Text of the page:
Shortly after Keith Basinski's death Sept. 27, 2012, a neighbor in the area where he had worked for 29 years built this memorial.

By Matt McKinney

Keith Basinski has been dead and gone for several months now, but the memory of the beloved UPS deliveryman who was slain by a deranged gunman in the Accent Signage shootings lives on in the neighborhoods where he worked for 29 years.

His customers in Bryn Mawr and Harrison knew him as someone who would stop to talk, making friends along the route he had for 29 years. Next week, on Thursday, March 21 at 7 p.m., they share their memories of Basinski in an 8-minute mini-documentary film.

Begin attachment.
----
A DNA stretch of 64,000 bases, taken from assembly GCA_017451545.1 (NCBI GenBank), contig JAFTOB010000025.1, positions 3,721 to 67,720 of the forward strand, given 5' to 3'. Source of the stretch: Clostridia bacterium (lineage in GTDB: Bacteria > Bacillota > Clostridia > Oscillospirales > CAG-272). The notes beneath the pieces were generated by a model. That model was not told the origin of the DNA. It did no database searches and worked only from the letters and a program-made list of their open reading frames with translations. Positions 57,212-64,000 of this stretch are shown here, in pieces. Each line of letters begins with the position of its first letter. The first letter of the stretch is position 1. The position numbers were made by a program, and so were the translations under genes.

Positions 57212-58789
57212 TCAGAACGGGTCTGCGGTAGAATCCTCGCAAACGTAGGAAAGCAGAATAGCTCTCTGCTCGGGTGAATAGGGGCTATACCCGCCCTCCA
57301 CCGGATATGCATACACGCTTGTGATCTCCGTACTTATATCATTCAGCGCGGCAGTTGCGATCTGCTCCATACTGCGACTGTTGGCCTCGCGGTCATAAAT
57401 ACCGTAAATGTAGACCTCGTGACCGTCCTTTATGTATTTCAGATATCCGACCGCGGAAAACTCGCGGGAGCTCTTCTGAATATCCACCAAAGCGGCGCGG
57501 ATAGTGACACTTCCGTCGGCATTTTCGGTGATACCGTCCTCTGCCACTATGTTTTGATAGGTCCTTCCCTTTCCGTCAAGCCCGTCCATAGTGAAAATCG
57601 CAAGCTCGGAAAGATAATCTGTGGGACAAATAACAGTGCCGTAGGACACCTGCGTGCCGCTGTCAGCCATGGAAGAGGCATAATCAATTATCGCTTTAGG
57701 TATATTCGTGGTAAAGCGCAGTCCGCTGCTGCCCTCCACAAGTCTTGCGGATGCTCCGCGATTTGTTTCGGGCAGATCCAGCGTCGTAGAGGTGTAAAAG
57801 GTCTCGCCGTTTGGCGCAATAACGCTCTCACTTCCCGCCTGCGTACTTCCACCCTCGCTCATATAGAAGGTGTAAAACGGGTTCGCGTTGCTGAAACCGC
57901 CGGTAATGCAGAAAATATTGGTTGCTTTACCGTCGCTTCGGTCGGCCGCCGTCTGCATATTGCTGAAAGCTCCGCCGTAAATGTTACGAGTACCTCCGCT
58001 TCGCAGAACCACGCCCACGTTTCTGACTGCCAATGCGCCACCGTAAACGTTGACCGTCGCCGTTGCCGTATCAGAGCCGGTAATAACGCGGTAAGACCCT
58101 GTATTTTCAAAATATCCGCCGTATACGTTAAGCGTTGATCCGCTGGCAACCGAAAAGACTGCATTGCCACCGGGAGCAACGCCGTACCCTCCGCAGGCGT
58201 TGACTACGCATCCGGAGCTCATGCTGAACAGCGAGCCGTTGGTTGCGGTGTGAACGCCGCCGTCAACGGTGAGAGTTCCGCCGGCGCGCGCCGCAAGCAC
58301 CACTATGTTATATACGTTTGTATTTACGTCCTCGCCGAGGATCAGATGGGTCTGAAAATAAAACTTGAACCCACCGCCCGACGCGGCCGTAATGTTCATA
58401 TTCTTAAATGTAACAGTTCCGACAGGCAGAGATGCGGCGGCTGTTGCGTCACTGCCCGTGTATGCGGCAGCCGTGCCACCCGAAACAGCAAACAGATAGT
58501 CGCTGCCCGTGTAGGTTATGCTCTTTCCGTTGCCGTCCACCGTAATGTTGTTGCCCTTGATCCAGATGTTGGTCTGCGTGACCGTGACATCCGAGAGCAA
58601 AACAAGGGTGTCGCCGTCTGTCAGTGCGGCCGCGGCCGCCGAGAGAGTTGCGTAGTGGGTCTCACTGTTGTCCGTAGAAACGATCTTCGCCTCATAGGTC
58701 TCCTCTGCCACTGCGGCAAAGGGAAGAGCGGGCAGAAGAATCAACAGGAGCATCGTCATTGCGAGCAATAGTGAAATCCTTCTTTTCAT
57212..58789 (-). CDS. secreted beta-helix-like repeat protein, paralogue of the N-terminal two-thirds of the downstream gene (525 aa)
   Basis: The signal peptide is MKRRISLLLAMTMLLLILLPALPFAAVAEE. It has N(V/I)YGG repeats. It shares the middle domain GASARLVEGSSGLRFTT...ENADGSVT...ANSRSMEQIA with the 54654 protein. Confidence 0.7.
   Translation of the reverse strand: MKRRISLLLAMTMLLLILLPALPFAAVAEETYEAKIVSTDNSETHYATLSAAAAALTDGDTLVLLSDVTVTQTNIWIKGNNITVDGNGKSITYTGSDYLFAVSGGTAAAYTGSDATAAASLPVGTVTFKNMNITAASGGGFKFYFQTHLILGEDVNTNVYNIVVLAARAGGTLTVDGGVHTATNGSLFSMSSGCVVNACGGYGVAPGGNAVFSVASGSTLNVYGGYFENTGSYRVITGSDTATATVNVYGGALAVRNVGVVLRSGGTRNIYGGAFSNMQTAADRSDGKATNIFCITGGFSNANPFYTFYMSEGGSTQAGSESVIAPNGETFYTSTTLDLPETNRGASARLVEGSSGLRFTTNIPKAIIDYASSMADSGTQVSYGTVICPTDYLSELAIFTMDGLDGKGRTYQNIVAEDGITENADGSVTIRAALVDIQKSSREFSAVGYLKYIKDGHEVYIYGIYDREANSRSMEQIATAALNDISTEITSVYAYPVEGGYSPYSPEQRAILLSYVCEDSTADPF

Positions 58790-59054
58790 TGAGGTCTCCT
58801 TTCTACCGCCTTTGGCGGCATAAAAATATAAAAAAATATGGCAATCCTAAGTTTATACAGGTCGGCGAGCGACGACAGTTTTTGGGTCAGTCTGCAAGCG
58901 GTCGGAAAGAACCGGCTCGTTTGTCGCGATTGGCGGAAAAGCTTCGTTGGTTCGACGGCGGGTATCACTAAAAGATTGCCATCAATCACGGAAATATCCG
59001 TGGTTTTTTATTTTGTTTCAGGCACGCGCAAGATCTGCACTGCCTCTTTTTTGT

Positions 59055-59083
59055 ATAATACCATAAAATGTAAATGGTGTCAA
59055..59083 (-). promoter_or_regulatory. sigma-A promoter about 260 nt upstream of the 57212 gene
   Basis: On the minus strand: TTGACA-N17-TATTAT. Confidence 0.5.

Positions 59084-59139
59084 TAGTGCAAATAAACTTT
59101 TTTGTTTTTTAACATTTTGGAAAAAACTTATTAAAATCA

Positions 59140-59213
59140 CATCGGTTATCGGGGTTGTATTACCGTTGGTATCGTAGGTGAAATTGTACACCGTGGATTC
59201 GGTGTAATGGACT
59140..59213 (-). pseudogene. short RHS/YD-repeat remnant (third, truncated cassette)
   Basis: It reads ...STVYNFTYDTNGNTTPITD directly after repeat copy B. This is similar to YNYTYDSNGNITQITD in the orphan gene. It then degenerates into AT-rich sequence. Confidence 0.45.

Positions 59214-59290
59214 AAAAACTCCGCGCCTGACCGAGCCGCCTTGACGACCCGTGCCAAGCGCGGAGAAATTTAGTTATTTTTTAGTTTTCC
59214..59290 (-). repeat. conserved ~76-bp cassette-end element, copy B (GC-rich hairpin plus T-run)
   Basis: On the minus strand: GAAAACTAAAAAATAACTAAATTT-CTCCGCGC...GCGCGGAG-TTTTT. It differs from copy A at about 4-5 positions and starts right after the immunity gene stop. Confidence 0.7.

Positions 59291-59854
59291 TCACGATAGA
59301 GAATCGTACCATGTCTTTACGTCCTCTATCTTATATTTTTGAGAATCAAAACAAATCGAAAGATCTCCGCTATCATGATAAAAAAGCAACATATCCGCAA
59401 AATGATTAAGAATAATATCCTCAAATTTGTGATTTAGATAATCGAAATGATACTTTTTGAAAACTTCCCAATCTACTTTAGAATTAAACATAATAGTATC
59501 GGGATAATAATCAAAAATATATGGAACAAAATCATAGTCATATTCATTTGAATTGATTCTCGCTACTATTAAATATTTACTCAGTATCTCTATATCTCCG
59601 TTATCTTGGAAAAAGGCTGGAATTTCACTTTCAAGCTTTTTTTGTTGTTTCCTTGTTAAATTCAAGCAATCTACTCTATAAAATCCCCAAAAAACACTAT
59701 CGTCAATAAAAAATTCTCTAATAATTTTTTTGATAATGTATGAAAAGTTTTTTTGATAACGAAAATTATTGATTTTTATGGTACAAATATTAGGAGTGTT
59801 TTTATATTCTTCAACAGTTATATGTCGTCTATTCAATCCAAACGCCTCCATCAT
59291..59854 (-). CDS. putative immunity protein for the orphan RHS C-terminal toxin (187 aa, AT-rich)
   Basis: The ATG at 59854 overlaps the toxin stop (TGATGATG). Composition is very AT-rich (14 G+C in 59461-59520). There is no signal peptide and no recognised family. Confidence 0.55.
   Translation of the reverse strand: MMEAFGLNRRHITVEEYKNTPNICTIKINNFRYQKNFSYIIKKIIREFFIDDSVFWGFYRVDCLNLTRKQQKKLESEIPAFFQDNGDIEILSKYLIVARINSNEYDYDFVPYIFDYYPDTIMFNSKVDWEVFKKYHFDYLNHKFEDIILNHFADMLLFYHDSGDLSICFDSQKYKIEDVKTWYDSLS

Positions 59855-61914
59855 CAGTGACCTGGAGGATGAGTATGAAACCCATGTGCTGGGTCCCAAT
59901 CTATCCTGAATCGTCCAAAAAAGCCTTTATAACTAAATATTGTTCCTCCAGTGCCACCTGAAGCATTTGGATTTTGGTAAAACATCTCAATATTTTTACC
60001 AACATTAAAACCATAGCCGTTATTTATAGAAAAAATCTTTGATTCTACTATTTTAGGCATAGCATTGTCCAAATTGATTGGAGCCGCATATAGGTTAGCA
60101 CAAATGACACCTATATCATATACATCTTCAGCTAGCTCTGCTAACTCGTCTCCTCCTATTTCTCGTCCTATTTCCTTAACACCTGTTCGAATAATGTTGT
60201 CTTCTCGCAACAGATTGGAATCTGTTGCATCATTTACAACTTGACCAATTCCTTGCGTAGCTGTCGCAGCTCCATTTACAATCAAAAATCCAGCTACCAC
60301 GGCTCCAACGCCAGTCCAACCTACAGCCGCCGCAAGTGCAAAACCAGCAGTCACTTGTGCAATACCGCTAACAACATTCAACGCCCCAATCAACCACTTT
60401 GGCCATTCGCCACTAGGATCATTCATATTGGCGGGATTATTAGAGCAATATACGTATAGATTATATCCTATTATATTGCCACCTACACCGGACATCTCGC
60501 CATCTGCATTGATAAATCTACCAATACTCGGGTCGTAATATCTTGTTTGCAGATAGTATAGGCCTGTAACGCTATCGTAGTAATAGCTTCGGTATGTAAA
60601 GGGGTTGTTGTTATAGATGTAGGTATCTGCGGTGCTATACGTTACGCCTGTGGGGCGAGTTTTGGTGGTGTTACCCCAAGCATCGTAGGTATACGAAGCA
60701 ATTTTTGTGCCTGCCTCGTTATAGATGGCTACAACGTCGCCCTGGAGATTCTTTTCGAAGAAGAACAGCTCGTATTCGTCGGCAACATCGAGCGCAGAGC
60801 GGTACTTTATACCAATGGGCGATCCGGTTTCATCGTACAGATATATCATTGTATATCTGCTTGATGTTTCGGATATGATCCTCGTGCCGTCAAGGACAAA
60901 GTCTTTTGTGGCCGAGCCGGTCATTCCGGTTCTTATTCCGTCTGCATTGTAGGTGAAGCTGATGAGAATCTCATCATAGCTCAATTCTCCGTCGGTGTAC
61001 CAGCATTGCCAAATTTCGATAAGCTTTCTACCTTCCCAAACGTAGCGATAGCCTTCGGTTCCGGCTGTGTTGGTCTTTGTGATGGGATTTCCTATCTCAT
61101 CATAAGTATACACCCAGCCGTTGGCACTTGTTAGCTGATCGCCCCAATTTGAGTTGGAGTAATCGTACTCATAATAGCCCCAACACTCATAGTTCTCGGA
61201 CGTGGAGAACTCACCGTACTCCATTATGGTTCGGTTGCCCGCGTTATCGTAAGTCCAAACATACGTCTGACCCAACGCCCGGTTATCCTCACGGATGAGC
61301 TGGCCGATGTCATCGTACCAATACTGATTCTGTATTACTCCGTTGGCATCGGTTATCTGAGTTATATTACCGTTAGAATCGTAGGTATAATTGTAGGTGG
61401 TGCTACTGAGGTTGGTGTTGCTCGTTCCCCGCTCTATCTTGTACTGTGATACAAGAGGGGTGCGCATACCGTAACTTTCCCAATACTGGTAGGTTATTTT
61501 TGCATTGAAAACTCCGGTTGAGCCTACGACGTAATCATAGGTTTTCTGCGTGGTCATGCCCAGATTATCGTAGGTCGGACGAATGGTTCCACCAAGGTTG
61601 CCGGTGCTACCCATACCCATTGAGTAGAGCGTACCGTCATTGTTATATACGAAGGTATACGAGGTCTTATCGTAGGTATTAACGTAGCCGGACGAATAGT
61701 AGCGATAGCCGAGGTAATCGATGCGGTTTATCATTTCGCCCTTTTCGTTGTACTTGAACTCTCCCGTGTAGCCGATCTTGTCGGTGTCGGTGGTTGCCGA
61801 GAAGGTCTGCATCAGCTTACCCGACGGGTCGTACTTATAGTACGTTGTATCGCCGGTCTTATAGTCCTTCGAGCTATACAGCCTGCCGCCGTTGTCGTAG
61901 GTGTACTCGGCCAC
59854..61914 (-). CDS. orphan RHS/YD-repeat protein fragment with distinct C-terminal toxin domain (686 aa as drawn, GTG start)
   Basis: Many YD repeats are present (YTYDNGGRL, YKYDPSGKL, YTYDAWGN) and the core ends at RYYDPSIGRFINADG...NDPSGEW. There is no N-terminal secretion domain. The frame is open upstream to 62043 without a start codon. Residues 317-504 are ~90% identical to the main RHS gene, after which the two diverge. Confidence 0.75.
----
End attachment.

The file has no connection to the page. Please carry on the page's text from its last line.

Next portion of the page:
Its first public viewing at the Harrison Recreation Center at 503 Irving Av. N. will be followed by remembrances from neighbors and a reception.

Filmmaker Deacon Warner said the idea for the mini-doc came from a neighbor of his. An ad in the local Bryan Mawr Bugle helped spread the word, and soon people were coming forward to share their Basinski stories with Deacon.

Person after person had stories about Basinski, and the owner of the local Bryn Mawr market talked about an impropmtu memorial that came to life on a bench in front of the store as neighbors left cards, flowers and momentos in Basinski’s memory shortly after the Sept. 27 shootings.

“It’s all for Keith,” said Deacon. “He knew that many people in the neighborhood.”

The film and reception are open to the public.